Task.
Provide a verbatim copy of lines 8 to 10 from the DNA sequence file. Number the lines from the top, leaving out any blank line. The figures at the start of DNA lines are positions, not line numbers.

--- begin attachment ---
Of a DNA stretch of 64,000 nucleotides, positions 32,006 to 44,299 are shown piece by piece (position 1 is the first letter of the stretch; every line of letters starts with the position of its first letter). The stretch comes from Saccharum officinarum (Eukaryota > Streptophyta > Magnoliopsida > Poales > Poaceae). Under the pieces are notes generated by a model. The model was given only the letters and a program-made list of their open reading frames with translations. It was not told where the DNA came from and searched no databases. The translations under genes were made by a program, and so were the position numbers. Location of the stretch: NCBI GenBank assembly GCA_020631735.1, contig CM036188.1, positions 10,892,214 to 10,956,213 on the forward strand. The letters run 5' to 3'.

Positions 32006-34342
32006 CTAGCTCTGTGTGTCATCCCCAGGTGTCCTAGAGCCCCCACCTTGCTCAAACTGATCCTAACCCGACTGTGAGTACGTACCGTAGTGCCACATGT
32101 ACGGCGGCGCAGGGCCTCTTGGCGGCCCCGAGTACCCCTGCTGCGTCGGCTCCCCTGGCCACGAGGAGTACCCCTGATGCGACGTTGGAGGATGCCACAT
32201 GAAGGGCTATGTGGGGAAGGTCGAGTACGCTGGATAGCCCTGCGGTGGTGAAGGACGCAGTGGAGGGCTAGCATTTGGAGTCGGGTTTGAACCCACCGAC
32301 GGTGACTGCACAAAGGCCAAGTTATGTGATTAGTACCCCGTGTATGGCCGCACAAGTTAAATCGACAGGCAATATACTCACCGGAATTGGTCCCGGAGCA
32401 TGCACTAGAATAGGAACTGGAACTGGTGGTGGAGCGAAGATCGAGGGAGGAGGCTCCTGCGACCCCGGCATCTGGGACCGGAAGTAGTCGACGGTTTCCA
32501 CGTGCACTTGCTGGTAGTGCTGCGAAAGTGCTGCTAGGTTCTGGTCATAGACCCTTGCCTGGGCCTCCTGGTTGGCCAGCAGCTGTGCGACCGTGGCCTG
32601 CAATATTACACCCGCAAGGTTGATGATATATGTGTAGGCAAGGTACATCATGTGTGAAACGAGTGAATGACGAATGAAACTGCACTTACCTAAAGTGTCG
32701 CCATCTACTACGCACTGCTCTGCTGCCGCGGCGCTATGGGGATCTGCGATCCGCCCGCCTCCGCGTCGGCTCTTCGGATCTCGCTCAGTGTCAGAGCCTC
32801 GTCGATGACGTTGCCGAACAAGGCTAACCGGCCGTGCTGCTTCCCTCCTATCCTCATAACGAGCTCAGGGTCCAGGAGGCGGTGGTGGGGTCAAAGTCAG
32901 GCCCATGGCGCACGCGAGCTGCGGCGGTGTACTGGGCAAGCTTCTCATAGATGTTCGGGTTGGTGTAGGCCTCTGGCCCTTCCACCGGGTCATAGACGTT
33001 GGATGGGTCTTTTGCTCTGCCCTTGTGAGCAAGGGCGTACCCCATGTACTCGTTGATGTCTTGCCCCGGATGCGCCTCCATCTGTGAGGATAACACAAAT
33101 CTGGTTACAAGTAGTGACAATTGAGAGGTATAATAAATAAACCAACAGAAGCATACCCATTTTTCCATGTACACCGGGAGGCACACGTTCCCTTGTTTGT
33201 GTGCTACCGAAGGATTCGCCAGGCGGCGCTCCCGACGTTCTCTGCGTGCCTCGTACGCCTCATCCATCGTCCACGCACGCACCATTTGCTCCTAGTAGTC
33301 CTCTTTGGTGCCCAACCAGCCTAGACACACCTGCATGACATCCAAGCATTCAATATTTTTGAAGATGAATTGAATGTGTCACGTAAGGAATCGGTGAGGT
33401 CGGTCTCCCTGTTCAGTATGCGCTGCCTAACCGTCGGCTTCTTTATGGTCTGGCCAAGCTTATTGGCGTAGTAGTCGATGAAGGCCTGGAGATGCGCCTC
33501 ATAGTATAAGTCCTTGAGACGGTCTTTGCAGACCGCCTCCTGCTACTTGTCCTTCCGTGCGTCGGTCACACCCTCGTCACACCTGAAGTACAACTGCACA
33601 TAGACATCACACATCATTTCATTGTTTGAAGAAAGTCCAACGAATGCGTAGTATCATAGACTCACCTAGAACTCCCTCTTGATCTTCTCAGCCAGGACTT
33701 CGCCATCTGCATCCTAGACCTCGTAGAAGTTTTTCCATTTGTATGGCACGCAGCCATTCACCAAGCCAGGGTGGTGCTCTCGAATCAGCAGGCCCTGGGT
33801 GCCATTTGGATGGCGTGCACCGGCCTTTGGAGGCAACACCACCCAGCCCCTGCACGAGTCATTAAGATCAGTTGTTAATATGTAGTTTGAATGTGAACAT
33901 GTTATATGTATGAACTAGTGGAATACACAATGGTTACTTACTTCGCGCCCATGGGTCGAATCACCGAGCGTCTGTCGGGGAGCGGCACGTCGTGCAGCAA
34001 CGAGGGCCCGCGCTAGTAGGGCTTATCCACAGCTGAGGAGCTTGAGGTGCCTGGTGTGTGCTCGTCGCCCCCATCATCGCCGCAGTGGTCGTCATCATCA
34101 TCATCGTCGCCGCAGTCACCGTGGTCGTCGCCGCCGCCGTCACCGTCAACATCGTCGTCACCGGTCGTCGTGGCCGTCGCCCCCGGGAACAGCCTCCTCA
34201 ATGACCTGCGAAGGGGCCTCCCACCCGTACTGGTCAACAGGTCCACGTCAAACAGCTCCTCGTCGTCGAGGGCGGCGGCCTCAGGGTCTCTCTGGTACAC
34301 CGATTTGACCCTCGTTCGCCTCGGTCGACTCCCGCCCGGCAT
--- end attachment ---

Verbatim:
32501 CGTGCACTTGCTGGTAGTGCTGCGAAAGTGCTGCTAGGTTCTGGTCATAGACCCTTGCCTGGGCCTCCTGGTTGGCCAGCAGCTGTGCGACCGTGGCCTG
32601 CAATATTACACCCGCAAGGTTGATGATATATGTGTAGGCAAGGTACATCATGTGTGAAACGAGTGAATGACGAATGAAACTGCACTTACCTAAAGTGTCG
32701 CCATCTACTACGCACTGCTCTGCTGCCGCGGCGCTATGGGGATCTGCGATCCGCCCGCCTCCGCGTCGGCTCTTCGGATCTCGCTCAGTGTCAGAGCCTC